Adam Rittenberg: I'm surprised how many e-mails I've gotten about this topic, but yes, I see a missed or blocked PAT. Weather could be a factor Saturday, and the kickers might be in for a long day. We'll see. Iowa will take a win, regardless of the score, in this series.
Aaron from Madison, Wis., writes: You wrote in your rooting interest piece that Wisconsin's Rose Bowl rooting interest would be for Both Iowa and OSU to win this Saturday. I don't know why UW fans should root this way. If the sole interest is the Rose Bowl, there are two ways we get there (both assume Wisconsin wins out). Either (1) Michigan State loses and UW is in due to head-to-head with Iowa and OSU or (2) MSU and OSU both win out with Wisconsin staying on top in the polls. The Iowa game this weekend doesn't matter in the least for the first scenario. In the second scenario, shouldn't Wisconsin fans root for Iowa to lose? An Iowa loss this weekend would hurt the Badgers a bit, but wouldn't it be a much bigger blow to OSU who would lose the only truly significant opportunity to catch Wisconsin in the polls?
Adam Rittenberg: Aaron, it's all relative to what you think will happen with Wisconsin and Michigan State. The Badgers' biggest rooting interest by far is to have Michigan State drop one of its last two games. Wisconsin will win the tiebreaker no matter what happens with Ohio State and Iowa. Rooting for Iowa to win out makes sense for Wisconsin, because the Hawkeyes won't pass the Badgers in the BCS standings. The other thing to keep in mind is that Wisconsin's lead over Ohio State in the BCS standings seems to be increasing. There's no way Wisconsin will drop below Ohio State in the human polls if both teams keep winning, and Ohio State winning will help Wisconsin's profile because of the Badgers' head-to-head victory. I feel more confident that Wisconsin will finish ahead of Ohio State in the final BCS standings now than I did a few weeks ago.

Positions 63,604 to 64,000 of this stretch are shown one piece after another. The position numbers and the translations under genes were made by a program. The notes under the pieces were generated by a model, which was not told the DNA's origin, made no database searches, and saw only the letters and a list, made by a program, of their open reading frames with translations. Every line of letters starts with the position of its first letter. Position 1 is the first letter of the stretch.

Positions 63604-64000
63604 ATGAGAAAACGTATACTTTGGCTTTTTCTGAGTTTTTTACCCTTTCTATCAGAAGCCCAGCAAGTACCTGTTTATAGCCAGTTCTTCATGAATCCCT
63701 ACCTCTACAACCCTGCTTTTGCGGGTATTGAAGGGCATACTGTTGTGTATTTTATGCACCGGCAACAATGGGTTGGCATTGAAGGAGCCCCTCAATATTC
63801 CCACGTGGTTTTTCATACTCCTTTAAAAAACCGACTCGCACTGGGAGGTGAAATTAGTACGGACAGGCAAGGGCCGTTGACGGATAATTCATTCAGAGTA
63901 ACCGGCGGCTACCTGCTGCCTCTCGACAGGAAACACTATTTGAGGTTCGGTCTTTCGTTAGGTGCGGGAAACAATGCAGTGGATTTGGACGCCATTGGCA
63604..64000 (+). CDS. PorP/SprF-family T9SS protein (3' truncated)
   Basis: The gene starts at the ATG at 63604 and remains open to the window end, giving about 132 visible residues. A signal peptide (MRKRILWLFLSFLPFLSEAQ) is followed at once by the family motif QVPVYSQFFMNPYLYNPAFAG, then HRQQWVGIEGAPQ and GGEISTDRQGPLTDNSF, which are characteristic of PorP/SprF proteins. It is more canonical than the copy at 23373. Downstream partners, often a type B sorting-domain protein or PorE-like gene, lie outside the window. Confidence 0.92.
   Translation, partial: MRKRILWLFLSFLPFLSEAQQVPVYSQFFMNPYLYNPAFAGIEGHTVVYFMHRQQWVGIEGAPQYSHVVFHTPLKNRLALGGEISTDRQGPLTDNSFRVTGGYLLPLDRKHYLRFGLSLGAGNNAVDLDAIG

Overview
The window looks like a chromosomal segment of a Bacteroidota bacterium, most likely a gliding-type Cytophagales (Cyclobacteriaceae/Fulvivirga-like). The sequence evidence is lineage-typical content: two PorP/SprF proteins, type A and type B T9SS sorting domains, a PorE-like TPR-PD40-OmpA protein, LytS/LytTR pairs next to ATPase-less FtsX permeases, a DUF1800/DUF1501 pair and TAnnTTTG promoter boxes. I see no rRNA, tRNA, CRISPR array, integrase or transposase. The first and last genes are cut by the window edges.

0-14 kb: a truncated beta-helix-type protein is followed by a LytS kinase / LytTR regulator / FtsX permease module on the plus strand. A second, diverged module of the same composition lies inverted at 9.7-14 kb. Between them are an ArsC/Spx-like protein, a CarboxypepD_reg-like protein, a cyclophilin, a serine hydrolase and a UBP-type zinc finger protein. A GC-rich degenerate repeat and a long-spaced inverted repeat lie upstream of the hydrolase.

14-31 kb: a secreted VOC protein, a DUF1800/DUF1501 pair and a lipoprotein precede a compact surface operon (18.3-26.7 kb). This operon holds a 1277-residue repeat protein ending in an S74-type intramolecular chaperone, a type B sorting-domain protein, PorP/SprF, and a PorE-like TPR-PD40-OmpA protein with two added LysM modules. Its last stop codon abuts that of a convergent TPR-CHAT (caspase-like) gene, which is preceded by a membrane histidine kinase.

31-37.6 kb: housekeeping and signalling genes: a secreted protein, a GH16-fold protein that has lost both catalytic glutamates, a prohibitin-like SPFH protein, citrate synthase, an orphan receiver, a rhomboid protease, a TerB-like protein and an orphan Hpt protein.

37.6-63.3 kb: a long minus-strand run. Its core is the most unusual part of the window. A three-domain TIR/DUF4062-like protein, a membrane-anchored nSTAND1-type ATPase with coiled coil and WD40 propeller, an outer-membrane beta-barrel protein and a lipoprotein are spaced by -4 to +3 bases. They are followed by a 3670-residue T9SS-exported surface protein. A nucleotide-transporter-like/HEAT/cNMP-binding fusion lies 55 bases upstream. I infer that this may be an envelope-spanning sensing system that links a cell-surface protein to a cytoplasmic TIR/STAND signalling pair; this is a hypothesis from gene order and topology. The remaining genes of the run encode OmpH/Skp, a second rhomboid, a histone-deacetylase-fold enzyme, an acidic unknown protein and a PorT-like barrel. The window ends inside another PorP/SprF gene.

Christopher from Gainesville, Fla., writes: Every fanbase has morons that think their favorite team is being slighted no matter what you say. You recently responded to a Hawkeye fan of this caliber on your mailbag. Why do you publish and respond to such stupidity on your mailbag? It really reflects poorly on the fanbase. I can certainly appreciate the fact that responding to your critics validates your objectivity as a journalist, but really? REALLY? And while were at it, why do you refuse to acknowledge Ricky Stanzi's rushing TD's in his player of the year consideration? I understand he has 0 (or worse) rushing yards, but when you put him up against a dynamic game-changer like Denard Robinson every little TD counts. I think at the end of the day Robinson will probably end up deserving the award more (imagine if Michigan had Iowa's defense....) but it would be nice for people to appreciate Stanzi's entire body of work this year.
Adam Rittenberg: Christopher, thanks for making my week with this email. You bring up silly comments from fans -- trust me, there's a lot worse than that guy -- and then you take issue with me leaving out Ricky Stanzi's rushing numbers? My sincere apologies for omitting Stanzi's two rushing touchdowns and two net rushing yards on the season. I'll be sure to include them next week as I continue to push Stanzi as a Heisman contender, pretty much the only national media member to do so. It's getting lonely on this island.